Why Do You Really Need An Investor For Your Business Startup?

Do you have a dream to be a successful entrepreneur or your own boss? What if you have a fabulous plan but lack of funding to implement it? What do you do, give up on your dream? Maybe Yes, but you should never do this. Keep your dreams alive and have faith in them because faith moves the mountains. Faith in yourself and your dreams is important to make them a beautiful reality. Don’t worry; even though you are a lack of money you can start your business. Don’t get surprised. Just leave no stone unturned, go and find an investor – a person who wants to invest in any plan that guarantees great returns.

Do you still have any question, why you need an investor? Let’s make it very clear simple. It’s a common math that if you have enough money to complete your dreams, so, you can bootstrap your way, but what if you haven’t? In any such condition, you need an investor that funds your dream and you can make them real. It’s quite obvious that getting investment for your very first project is hard but not impossible. Have some faith in your plans, so, you can make the other person believe in it too. Your plan is the key that unlocks the door of success for you, so, you should be ready with that.

Finally, you know, why do you need an investor for your business startup – right? So, now the question is who invests in your plan and why? Any person who is willing to invest in any plan that gives assurance about the great returns. Despite the great returns, a person who is ready to invest in your plan can be the one, who have a deep knowledge of your business field or have interest to actively help to grow a company or a newcomer.

Now when you know the answer to all your questions, so you should take your first step toward the success of your dream confidentially to be the one you have imagined. Never give up on your dreams, instead, go and fight for them. After the all these struggles, the success you will get give you the sigh of relief. Always remember, if you are passionate about what you want to do and what you want to be, so, no one can stop you. Don’t doubt yourself ever because it kills more dreams than failure ever will.

 

Peer-To-Peer Lending, Microloans, and Crowdfunding

The financial crisis has had at least one interesting side effect: the rise of alternative and increasingly creative forms of financing. During the economic recession, and continuing to today, credit and other traditional forms of start up financing became more difficult to obtain. As a result, entrepreneurs began looking to newer, less-traditional forms of raising capital that cut out the financial intermediaries (banks, for instance) that are typically present in the process.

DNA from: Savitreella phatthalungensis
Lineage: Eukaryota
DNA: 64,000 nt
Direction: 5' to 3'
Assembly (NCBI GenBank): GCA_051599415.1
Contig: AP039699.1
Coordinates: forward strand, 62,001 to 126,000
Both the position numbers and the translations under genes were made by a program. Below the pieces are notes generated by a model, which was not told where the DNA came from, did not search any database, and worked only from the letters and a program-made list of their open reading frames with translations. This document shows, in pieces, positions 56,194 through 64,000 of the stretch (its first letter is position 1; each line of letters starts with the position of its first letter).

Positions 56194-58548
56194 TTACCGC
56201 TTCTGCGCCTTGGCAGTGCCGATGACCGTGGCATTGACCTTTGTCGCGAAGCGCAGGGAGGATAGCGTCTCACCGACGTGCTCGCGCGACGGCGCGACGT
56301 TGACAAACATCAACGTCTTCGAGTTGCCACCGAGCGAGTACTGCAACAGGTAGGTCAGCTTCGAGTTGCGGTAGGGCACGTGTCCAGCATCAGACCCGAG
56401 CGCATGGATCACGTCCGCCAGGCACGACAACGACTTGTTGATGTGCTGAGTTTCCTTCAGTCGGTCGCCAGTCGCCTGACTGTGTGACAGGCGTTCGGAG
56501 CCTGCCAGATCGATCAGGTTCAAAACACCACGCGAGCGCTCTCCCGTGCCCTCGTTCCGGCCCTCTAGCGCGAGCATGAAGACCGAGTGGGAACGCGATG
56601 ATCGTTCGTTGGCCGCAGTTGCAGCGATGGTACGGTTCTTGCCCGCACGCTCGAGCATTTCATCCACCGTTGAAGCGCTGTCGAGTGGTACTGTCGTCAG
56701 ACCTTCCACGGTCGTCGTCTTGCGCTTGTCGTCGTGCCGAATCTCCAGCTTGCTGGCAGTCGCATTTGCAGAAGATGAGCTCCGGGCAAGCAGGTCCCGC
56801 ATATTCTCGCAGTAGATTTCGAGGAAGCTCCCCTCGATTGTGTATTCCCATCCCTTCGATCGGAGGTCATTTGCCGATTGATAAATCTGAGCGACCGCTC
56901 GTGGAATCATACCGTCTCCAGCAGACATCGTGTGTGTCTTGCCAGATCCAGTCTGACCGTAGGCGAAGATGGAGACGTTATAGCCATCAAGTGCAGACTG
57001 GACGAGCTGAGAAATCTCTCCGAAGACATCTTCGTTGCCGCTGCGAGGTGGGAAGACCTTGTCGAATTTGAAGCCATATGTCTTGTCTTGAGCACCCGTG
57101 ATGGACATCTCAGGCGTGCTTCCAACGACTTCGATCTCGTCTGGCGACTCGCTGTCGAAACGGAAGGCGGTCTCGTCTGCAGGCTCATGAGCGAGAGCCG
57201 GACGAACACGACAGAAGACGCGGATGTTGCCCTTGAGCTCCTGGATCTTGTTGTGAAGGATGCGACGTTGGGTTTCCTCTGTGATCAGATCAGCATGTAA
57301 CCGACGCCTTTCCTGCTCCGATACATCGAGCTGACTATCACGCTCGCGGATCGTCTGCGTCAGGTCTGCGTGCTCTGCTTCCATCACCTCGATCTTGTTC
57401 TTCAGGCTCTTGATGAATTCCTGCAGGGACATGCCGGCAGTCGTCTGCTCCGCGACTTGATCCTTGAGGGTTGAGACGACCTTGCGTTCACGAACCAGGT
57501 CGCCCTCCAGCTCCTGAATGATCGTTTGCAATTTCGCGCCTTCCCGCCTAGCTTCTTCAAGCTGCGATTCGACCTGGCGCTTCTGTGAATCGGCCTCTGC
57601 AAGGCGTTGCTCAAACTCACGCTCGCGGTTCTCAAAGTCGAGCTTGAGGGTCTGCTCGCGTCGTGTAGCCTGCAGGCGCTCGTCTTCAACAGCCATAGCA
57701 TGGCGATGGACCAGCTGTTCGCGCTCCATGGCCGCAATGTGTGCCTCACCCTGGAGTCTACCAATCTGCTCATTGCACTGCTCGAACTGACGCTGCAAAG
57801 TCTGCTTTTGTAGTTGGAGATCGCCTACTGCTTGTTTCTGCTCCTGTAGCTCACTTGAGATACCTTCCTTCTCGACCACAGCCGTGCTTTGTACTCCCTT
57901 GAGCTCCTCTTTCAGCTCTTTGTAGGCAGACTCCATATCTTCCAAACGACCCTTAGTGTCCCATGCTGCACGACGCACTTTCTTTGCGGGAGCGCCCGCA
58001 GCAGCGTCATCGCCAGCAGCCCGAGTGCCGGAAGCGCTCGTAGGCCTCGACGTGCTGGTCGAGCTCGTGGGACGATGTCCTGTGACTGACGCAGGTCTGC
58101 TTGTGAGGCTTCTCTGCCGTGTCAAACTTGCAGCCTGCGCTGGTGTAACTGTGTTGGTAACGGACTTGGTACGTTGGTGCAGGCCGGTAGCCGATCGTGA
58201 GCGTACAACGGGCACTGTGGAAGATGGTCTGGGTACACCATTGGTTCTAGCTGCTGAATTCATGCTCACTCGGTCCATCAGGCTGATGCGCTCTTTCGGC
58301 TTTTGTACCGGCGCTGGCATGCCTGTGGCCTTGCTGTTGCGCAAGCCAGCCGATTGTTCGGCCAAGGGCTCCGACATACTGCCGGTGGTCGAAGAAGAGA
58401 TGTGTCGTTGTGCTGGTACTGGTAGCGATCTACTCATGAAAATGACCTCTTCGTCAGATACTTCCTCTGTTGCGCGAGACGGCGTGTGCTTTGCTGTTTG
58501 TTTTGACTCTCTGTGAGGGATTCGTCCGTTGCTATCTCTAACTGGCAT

Peer-to-peer (also known as person-to-person or P2P) lending is a process of borrowing directly from individuals; in most instances, the lender and the borrower never meet. There are a variety of ways this happens, but generally, the process is relatively simple: The borrower registers on one of the many peer-to-peer web sites and is then matched up with a number of lenders who are interested in investing based on the borrower and the interest rate, among other things.

The P2P industry has been growing rapidly over the past few years: In 2005, there was $118 million in outstanding P2P loans; by 2011, that number had reached more than $500 million. P2P web sites make a profit by charging the borrowers an interest rate (usually 2 to 5 percent) on top of what the lenders require. The overall success rate of getting a loan through a P2P process is about 10 percent. Microfinancing has become more popular recently because new ventures are requiring less financing than in previous years.

In the same vein, one creative funding source that has created in recent years is crowdfunding. Crowdfunding (or crowd financing), like P2P, involves getting individuals to pool their resources to finance a project without a typical financial intermediary. Unlike P2P, however, the lenders (also known as (“crowdfunders”) often do not engage in crowdfunding strictly for financial gain. In fact, the “lenders” often actually act more like donors. In a typical transaction, an entrepreneur can go onto a crowdfunding web site, propose the amount needed for the task, and, if the amount pledged is met crowdfunders, having the funds. Usually, the crowdfunders receive something in return, like a product from the business (a DVD or CD from the film or album produced, for instance) but not their money back, if the project is funded, so the funds are not donations in the hard sense. In fact, studies show that for the majority of backers, the reward is the main insipiration of their pecuniary pledge. Crowdfunding sites generally make a profit by taking a small percentage (about 5 percent) from the projects funded before the money goes to the entrepreneur.